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2017-01-18

Peter Keightley

Peter Keightley

Peter Keightley in 2014, portrait via the Royal Society

Born
Peter D. Keightley

Fields

Evolutionary genetics
Genomics
Murid rodents
Drosophila
Chlamydomonas

Institutions
University of Edinburgh

Alma mater
University of Edinburgh (PhD)

Thesis
Studies of quantitative genetic variation (1989)

Doctoral students

Daniel Gaffney[citation needed]
Daniel Halligan[citation needed]
Matthew Hartfield[1]
Athanasios Kousathanas[2]
Sujai Kumar[3]
Lél Eöry[4]

Notable awards
FRS (2014)[5]

Website
www.homepages.ed.ac.uk/pkeightl

Peter D. Keightley FRS[5] is Professor of Evolutionary Genetics at the Institute of Evolutionary Biology in School of Biological Sciences at the University of Edinburgh.[6][7]

Contents

1 Education
2 Research
3 Awards and honours
4 Personal life
5 References

Education[edit]
Keightley was educated at the University of Edinburgh where he was awarded a PhD in 1989 for research on genetic variation.[8]
Research[edit]
Keightley leads a laboratory which works on evolutionary genetics and the evolutionary impact of new mutations on molecular genetic and quantitative trait variation and fitness. His research investitages genetic variation and adaptation through the analysis of nucleotide variation within natural populations and between different species.[9][10][11][12][13][14][15][16]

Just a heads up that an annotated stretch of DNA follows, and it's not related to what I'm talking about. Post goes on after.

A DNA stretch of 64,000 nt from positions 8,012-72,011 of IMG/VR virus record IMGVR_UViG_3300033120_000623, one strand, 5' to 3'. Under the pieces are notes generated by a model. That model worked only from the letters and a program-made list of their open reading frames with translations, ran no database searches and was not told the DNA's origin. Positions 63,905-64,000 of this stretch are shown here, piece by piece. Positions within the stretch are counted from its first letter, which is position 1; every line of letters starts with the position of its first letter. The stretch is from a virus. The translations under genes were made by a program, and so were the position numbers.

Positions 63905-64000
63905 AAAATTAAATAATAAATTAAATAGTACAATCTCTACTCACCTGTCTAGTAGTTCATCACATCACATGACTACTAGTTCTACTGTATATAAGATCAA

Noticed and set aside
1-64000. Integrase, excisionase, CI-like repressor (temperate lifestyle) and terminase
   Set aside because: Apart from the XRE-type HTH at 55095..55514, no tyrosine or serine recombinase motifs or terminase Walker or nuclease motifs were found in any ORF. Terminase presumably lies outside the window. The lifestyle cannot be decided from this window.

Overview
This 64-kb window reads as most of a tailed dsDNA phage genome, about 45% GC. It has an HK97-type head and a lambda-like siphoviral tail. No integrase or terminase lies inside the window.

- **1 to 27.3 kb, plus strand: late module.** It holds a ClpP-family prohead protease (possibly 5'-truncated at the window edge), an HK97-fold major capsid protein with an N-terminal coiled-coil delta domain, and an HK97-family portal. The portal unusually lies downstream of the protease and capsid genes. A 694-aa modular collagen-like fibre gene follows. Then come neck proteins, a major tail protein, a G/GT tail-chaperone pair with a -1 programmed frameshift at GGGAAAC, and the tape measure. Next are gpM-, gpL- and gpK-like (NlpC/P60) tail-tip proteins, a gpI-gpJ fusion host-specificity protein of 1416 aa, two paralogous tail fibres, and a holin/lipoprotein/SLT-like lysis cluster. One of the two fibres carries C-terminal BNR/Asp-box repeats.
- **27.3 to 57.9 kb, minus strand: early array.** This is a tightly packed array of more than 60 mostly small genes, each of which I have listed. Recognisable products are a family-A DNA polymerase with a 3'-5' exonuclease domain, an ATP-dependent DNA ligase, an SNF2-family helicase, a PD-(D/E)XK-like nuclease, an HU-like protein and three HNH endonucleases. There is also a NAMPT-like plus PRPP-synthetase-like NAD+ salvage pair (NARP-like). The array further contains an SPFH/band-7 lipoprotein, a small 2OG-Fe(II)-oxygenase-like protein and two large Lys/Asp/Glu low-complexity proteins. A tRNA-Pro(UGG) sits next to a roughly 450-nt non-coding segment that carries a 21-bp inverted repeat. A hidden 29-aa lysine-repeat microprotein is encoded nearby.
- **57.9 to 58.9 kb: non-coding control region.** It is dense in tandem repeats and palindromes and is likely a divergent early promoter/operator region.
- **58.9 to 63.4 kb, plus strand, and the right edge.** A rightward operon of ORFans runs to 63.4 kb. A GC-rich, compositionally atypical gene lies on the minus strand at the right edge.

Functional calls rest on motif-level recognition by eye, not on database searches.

Keightley’s research has been funded by the Biotechnology and Biological Sciences Research Council (BBSRC).[17]
Awards and honours[edit]
Keightley was elected a Fellow of the Royal Society in 2014. His nomination reads:


Peter Keightley is a leading evolutionary geneticist. He has made seminal contributions to the genetics and evolution of quantitative traits, and to molecular evolution and variation. His work combines theoretical modelling, genetic experimentation and bioinformatic studies of DNA sequences, in an unusually productive and innovative way. His work has shed light on several fundamental questions in genetics and evolution. He is especially well known for his work on the effects on fitness and rate of occurrence of spontaneous mutations. This has led to a much improved estimate of the deleterious mutation rate for the genome as a whole.[5]

Personal life[edit]
Keightley’s uncle (Mike Keightley) was involved in the investigation of the Boston Strangler.[citation needed]
References[edit]

^ Hartfield, Matthew (2012). Evolution of sex and recombination in large, finite populations (PhD thes
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